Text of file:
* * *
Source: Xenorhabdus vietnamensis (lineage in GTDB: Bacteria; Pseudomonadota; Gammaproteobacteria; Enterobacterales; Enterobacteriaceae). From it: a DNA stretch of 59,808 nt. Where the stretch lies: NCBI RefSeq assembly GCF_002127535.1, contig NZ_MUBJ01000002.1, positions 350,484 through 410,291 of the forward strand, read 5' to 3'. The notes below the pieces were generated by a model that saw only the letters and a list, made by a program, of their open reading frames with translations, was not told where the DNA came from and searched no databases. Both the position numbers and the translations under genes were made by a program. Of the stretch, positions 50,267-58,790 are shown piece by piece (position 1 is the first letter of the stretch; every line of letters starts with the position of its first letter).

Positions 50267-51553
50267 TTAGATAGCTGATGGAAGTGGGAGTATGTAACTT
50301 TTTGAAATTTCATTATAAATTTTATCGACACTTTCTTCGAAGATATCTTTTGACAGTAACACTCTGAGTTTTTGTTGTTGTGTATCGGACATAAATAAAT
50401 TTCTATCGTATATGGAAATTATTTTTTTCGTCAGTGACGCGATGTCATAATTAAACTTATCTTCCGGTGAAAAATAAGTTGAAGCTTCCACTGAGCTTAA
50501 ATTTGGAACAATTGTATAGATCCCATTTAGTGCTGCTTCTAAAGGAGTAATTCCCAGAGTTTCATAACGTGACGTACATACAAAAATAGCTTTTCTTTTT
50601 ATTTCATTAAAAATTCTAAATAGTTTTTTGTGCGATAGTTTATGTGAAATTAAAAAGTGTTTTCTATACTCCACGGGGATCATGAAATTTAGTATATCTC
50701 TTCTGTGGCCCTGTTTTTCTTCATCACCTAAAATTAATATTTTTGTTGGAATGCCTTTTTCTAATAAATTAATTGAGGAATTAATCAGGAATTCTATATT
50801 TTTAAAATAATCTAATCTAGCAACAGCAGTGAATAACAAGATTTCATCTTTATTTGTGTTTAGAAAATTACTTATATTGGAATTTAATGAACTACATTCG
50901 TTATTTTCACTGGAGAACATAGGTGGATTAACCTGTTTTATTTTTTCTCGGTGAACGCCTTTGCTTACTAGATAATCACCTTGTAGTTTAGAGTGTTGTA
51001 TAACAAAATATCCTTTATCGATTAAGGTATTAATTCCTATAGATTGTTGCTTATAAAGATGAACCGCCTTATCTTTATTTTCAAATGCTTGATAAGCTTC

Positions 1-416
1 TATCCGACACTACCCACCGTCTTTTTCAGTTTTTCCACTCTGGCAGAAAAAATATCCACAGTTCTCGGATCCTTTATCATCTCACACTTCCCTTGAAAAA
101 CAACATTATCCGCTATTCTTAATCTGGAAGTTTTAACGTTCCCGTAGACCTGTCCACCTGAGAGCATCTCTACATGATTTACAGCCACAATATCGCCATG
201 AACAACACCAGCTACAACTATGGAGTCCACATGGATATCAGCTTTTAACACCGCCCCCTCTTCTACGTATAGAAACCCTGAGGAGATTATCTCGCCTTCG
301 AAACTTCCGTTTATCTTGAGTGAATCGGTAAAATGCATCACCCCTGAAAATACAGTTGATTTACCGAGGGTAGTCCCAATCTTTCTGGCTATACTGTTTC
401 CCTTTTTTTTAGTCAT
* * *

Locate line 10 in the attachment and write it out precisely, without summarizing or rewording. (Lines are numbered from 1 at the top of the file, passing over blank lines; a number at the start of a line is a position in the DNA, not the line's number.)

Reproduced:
50901 TTATTTTCACTGGAGAACATAGGTGGATTAACCTGTTTTATTTTTTCTCGGTGAACGCCTTTGCTTACTAGATAATCACCTTGTAGTTTAGAGTGTTGTA